ScreenPlane “Steady-Flex” 3D rig tested! Lightweight&Compact!
Last week I reviewed the new BX4 rig from 21st Century 3D. I was impressed that a rig that size could be that light and work so well on my steadicam……well this week Sebastian from Camadeus invited me over to check out a steadicam specific 3D rig.
It raised the stakes!
Built by ScreenPlane in Germany this rig was purpose built for steadicam use, thus the name “Steady-flex”.
ScreenPlane rig has a unusual design. Very ingenious!
They have partnered with C-Motion lens Control and have built into the frame of the rig a “Camin transmitter” (like a preston MDR) The internal electronics control IO&Convergence Focus,Iris,Zoom of both cameras. Thus reducing the overall weight of the rig at the same time cleaning up the spaghetti of cables usually found on rigs.
The other major design aspect is that of the frame itself. It’s centered it’s mass instead of building more of a perimeter frame like on other rigs. This in addition to a few other design aspects enable this rig to be mounted “over-slung” on the steadicam rig. Meaning one camera points up instead of down. Usually on other rigs due to where there mass is and how far away it gets when overslung you end up with a long post and a heavy rig! Which is why on every other 3D rig we generally run “under-slung”.
Being able to use the rig in this “overslung mode” solves many 3D steadicam problems. The first of which is that when mounting the underslung rig on the steadicam you end up with a very front heavy rig. Which causes many problems. mainly you need to add weight to the back of the rig to counter all the front weight. This usually consists of mounting rods in the rear of the rig and mounting batteries, lock-it box, decimator and anything you can find to add rear weight. This also makes the rig really long! Which makes doing a “switchover” move all but impossible. As you have to push the rig so far away from your body ot get around all the rear weight that you had to run. This of course leaves your “dynamic” balance all out of whack. The other large issue with underslung mode is that usually your gimbal will at some point make contact with the bottom camera or camera plate. This means that on some rigs you can barely pan right. Many top rigs being used in the market today suffer from this. You end up have to pan with your body instead.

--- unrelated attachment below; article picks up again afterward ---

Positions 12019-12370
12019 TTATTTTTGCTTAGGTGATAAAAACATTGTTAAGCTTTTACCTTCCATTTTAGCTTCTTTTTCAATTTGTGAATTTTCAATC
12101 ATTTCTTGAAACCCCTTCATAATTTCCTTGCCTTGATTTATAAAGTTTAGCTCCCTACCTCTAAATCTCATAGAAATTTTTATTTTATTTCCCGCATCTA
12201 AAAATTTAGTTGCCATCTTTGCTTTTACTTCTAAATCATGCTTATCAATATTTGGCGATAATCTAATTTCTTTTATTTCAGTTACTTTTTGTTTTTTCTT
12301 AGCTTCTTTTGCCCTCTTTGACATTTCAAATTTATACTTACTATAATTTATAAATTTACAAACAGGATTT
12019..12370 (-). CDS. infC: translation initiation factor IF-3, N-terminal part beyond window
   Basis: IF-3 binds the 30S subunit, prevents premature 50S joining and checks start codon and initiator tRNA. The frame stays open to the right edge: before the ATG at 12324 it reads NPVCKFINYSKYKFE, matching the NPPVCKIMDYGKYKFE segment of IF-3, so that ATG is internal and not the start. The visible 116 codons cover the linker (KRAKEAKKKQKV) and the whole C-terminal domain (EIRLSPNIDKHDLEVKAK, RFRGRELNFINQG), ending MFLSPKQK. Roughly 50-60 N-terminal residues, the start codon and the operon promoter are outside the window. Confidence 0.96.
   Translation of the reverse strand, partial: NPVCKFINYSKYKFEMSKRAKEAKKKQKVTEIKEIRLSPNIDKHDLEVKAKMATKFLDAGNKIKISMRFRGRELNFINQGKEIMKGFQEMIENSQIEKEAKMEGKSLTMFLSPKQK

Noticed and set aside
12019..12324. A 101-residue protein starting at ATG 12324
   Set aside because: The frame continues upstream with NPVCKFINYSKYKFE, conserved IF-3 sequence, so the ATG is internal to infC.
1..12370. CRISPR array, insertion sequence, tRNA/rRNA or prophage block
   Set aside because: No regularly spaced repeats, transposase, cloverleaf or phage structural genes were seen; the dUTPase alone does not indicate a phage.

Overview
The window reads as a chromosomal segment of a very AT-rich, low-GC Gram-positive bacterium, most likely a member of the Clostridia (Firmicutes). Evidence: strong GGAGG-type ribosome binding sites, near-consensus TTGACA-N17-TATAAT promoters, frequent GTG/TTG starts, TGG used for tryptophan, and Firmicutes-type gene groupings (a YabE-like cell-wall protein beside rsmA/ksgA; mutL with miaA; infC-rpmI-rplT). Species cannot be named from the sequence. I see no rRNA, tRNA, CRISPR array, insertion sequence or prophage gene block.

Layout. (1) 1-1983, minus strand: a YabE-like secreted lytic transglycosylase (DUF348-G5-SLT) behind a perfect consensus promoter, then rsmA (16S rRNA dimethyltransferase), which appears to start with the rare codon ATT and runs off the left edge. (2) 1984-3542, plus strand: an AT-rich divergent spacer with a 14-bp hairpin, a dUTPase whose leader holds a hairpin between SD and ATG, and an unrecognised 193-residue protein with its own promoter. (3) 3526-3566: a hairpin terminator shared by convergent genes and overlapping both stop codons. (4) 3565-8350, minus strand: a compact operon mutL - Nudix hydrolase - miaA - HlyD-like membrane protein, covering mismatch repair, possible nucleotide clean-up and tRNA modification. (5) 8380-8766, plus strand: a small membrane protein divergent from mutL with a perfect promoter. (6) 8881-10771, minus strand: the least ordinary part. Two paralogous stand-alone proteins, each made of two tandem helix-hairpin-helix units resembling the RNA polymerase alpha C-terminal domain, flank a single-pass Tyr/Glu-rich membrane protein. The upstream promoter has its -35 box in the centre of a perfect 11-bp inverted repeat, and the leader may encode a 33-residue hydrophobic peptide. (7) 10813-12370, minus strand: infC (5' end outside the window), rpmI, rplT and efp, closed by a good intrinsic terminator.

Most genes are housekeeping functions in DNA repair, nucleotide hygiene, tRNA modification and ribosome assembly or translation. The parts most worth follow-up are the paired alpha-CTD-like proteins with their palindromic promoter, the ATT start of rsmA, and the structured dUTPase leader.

On the “Steady-flex” in overslung mode I can place my post exactly underneath the “CG” of the rig. This enables a much better fore-aft balance and removes any need to add any weight to the rear of the rig. This has tremendous consequences. The biggest is that I was able to dynamic balance the rig! (I open the video demonstrating this). Also I can keep the rig closer to my body because there is no “stuff” in the back of the rig. This helps with operator fatigue alot. The other is that I can now spin the rig 360 around my gimbal! So no issues with panning.
In this picture you can see how close the bottom camera is to my shoulder enabling the rig to be close to my body.
Once built out with a ambient box (to genlock the cameras), my decimator and all the necessary cables the complete rig (3D rig, sled, batteries) with RED Epics and UltraPrime LDS lenses came in at 52lbs. !!
This low weight coupled with the fact that we can dynamic balance the rig and pan freely presents a massive step forward in 3D steadicam.
Over the last 4 years or so I have flown just about every rig out there. I can honestly say this is the best rig for steadicam in the market. Compare 52lbs with the 75lb rig I flew just in December for Katy Perry 3D also on Epics and Ultra primes(altought that had a telecast copperhead on it).
I spent some time with the rig in my vest and was very happy. Then I threw it up on my segway and was just as happy, altough because of the overslung mode my post was a bit long. So if I ever opted to use it on a segway I would add some battery weight and collapse my post more.
I called my friend and legendary steadicam operator Randy Nolen, SOC to come check it out. He had just finished a job with a 70lbs rig so he was excited to try it out. He brought his friend a fellow SOC member Rick Drapkin to also check it out. He had a previous experience with 3D at around 80lbs!! So needless to say he was almost speechless.
I have a upcoming feature that we are planning on using the “steady-flex”. They want to shoot with the ARRI Alexa-M camera. So in a few weeks I will complete another test with the rig with Alexa-M cameras.
I look forward to flying this rig on the movie and posting a update to this test.
Watch and enjoy the video from the test.
Here some additional pictures from the test.